Courtesy Theon Reynolds

Around the dawn of the new millennium, Chicago tap dancer Bril Barrett began to share his love of tap dance with his little brother and other local Black kids at the Sammy Dyer School of the Theatre as a way to keep them out of trouble. As word spread, attendance at his weekly sessions began to grow. 

Eventually, Barrett invited the young dancers to join him onstage. “I would take those kids that I was working with onstage and make them part of the performance,” he recalls. “Soon people started asking, ‘Can you bring the kids with you?’” 

In 2001, Barrett officially launched the performing arts company M.A.D.D. Rhythms, and in 2003, he added a tap academy.

M.A.D.D. Rhythms is an abbreviation for “Making a Difference Dancing Rhythms,” which speaks to the company’s mission of nurturing youth and underserved communities through tap, while preserving the art form’s history and advocating for its future. “We have to always be connected and be about exposing tap to our community,” Barrett says.

M.A.D.D. Rhythms’s professional company currently includes 15 dancers. Roughly 40 students are enrolled in its tap academy, which serves adults and youth, and includes a Tap for Tots class for children ages three through five. They also have a teen work-study program, where students can receive a stipend upon completion of their training.

That speaks to the organization’s goal of nurturing aspiring professional tap dancers. In fact, five members of the professional company started their training in M.A.D.D.’s youth program. 

“Ever since I ever learned about the school-to-prison pipeline [harsh education and public safety policies that have pushed a disproportionate number of youth from marginalized backgrounds toward the criminal justice system], I’ve wanted to create the artistic opposite,” Barrett says. “We can take a kid who comes in and starts classes as a beginner and develop them into a professional career.”

Bril Barrett. Courtesy Philip Dembinski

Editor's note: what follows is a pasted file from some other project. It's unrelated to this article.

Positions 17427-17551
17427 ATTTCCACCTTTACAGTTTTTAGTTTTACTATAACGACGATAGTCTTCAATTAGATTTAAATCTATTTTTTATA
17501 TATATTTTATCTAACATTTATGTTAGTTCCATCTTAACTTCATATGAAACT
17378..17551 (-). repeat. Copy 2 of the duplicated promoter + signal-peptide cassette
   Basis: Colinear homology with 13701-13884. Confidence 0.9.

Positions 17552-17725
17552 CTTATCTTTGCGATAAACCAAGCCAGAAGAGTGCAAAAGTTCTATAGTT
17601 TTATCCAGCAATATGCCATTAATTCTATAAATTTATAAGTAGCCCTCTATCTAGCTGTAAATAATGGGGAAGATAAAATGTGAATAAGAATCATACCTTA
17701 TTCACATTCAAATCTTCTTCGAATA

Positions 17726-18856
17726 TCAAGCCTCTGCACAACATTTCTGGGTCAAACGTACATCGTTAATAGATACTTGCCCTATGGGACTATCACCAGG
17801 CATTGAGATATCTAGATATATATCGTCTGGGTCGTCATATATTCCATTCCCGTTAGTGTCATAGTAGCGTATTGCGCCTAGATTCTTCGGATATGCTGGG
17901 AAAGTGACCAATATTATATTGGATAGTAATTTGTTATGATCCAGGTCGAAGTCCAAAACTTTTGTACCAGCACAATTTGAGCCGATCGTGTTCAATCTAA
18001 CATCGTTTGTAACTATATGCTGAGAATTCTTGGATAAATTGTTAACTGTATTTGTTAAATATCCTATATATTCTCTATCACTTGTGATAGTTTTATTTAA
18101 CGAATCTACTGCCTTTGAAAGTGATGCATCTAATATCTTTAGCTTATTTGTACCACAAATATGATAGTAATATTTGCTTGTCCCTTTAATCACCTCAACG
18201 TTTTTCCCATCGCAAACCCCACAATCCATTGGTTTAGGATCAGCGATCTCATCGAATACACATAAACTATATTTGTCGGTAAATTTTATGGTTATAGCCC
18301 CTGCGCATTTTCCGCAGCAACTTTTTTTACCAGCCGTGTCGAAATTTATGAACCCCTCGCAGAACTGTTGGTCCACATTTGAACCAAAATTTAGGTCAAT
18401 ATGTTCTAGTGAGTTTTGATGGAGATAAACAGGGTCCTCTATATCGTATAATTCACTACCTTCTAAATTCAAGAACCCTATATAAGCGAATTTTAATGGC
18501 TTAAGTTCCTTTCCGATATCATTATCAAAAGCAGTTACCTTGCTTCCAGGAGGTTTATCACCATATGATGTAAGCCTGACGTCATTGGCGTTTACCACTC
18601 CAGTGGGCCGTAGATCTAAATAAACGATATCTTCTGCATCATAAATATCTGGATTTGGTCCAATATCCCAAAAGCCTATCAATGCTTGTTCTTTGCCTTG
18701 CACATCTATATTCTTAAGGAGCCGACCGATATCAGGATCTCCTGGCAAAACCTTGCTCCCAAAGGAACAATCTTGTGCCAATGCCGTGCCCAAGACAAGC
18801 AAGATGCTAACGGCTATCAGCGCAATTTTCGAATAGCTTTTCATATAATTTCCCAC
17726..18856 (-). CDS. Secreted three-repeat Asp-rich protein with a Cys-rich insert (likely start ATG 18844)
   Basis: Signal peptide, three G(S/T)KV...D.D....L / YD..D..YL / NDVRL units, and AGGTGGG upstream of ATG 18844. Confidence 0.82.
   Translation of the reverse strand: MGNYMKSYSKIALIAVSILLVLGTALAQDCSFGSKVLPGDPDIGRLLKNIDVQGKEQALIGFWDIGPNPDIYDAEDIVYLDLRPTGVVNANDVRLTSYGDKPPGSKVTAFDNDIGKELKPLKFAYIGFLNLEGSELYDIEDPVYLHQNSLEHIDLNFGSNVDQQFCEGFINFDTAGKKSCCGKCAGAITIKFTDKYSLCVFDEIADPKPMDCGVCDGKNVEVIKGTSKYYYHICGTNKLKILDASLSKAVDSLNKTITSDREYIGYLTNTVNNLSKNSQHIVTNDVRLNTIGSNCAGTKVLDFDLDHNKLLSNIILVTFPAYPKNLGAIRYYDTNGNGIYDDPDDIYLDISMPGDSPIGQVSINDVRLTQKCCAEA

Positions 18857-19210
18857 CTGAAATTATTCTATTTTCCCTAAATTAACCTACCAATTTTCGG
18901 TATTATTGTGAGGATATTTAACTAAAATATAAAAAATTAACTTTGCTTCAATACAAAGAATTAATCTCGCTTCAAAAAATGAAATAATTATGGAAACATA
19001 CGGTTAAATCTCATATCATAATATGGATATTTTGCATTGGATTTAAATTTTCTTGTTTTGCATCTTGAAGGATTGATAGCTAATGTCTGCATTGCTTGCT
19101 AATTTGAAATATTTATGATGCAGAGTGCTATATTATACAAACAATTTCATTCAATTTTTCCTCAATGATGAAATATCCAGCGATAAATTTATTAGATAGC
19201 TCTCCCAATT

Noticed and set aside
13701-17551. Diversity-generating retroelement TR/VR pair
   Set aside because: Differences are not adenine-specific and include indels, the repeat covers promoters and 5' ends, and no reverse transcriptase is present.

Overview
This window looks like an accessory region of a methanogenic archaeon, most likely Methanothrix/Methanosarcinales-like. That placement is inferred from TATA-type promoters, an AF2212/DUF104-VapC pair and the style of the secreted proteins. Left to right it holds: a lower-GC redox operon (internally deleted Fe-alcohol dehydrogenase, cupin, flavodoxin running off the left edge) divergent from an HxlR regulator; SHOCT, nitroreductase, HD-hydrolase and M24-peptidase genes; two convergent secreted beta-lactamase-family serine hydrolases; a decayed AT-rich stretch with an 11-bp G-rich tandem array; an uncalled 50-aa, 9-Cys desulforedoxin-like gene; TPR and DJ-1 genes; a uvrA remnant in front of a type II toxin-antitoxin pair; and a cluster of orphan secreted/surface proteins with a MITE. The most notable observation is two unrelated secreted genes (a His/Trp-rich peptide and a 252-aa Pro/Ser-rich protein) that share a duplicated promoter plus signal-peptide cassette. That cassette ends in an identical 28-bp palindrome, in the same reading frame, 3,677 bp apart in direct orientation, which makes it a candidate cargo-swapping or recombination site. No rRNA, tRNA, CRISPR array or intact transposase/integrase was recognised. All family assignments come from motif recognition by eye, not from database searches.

To date, M.A.D.D. Rhythms’ dance company has produced nine full-length productions and has had brief performance stints in different parts of the country. Eventually Barrett would like to take them on an official tour. “We’ve been a staple of Chicago’s dance scene, and the next logical step is to get out and preach the gospel of tap,” he says. “We want to get out and share this thing with the world because I think we have a unique approach to tap.”

In 2023, M.A.D.D. Rhythms joined the Chicago Black Dance Legacy Project (CBDLP), a multiyear initiative to reduce inequities in the city’s dance community by empowering local Black dance organizations with funding, resources, and performance opportunities. Barrett says that joining the cohort has allowed M.A.D.D. to collaborate with other Black dance organizations as they navigate shared obstacles, such as applying for grants and connecting potential funders. 

“We realized that we’re not alone in some of the challenges that we’re facing,” Barrett says. “I think what the Chicago Black Legacy Dance Project is enabling us to do is to speak as a unit—even though we’re separate companies—in terms of facing down some of those inequities.”

Barrett says that the history of tap has been largely whitewashed, leaving much of the general public unaware of its roots in Black culture. That makes M.A.D.D. Rhythms’ presence as a Black-led tap organization all the more vital. “Our presence is very important for the representation of tap worldwide because so many people don’t know that it’s a Black art form,” Barrett says. “The history was changed and narratives were created to give other people credit.”

To correct those narratives and promote further discourse, the organization hosts two podcasts: The Either / And Podcast with Bril Barrett, which explores tap as a microcosm of what’s happening in greater society, and Gasps From a Dying Art Form, which focuses on the cultural significance and history behind the art form. 

Barrett also strives to uplift tap as an art in a climate that doesn’t always take it seriously. 

“[Tap] was not a dance genre that was considered a legitimate technique because it had nothing to do with ballet,” Barrett says. “So when you tell people I’m a dancer, they ask what kind of dance? When I say I’m a tap dancer, it’s often ‘Oh, I thought you were a dancer-dancer.’”

Barrett says it would be nice to focus exclusively on dance, but as long as miseducation around tap exists, M.A.D.D. Rhythms advocacy work will continue. “I would love when we get to the time when we can just present tap as artists,” he says. “That time is not quite now because we’re still fighting for the legitimacy and the recognition of tap as a legitimate art form. Kudos to all the ancestors who came before us that made it possible.”

This fall, M.A.D.D. Rhythms will host the Chicago Tap Summit. The event, which runs from September 29 through October 1, will feature three days of dance performance, discussion, and classes. As the icing on the cake, M.A.D.D. Rhythms’s dance company will premiere their latest piece.

The Chicago Black Dance Legacy Project is a program of the Logan Center for the Arts at the University of Chicago. Their current cohort of local dance companies includes Chicago Multi-Cultural Dance Center & Hiplet Ballerinas, Deeply Rooted Dance Theater, the Era Footwork Collective, Forward Momentum Chicago, Joel Hall Dancers & Center, M.A.D.D. Rhythms, Move Me Soul, Muntu Dance Theatre of Chicago, NAJWA Dance Corps, and Praize Productions Inc. For more about CBDLP, visit, and